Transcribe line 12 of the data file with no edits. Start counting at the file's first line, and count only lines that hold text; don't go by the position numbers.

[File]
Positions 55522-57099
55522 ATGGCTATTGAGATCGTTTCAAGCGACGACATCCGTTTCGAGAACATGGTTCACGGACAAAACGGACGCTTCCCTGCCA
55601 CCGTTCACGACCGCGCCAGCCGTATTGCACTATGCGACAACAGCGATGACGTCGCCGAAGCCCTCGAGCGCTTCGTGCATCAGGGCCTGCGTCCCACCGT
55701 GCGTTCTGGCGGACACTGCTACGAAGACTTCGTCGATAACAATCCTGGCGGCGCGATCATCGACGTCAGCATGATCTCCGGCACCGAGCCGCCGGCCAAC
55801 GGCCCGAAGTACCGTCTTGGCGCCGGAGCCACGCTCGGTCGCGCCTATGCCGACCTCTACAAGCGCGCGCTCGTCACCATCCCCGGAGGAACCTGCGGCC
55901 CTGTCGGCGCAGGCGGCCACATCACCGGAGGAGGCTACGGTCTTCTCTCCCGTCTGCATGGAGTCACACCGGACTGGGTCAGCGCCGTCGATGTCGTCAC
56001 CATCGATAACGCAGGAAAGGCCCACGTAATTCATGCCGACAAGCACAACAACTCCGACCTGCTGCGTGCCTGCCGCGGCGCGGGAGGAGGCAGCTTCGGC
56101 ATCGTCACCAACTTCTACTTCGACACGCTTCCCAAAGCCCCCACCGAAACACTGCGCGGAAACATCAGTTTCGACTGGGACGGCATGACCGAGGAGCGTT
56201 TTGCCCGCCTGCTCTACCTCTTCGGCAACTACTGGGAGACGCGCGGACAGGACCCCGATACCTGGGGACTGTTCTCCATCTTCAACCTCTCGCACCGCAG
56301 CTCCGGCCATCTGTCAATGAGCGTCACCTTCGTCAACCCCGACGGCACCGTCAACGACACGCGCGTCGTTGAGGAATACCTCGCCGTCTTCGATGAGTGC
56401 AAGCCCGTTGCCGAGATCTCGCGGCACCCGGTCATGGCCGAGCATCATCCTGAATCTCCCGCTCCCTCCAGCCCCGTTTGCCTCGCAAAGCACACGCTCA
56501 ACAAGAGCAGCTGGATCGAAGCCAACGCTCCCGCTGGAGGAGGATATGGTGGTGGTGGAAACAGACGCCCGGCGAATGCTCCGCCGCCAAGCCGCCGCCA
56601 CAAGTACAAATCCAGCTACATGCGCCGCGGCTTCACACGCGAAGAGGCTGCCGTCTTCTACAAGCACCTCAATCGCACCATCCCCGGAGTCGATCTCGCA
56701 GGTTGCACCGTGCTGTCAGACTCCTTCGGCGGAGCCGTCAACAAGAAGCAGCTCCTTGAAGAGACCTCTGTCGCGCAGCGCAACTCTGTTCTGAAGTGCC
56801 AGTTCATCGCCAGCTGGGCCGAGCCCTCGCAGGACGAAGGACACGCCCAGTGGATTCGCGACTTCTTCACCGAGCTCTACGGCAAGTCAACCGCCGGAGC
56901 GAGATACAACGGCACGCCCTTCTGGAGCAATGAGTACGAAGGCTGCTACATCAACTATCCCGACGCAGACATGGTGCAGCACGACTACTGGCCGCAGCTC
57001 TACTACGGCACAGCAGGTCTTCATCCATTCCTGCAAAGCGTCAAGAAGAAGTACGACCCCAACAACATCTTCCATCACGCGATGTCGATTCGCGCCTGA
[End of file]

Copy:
56501 ACAAGAGCAGCTGGATCGAAGCCAACGCTCCCGCTGGAGGAGGATATGGTGGTGGTGGAAACAGACGCCCGGCGAATGCTCCGCCGCCAAGCCGCCGCCA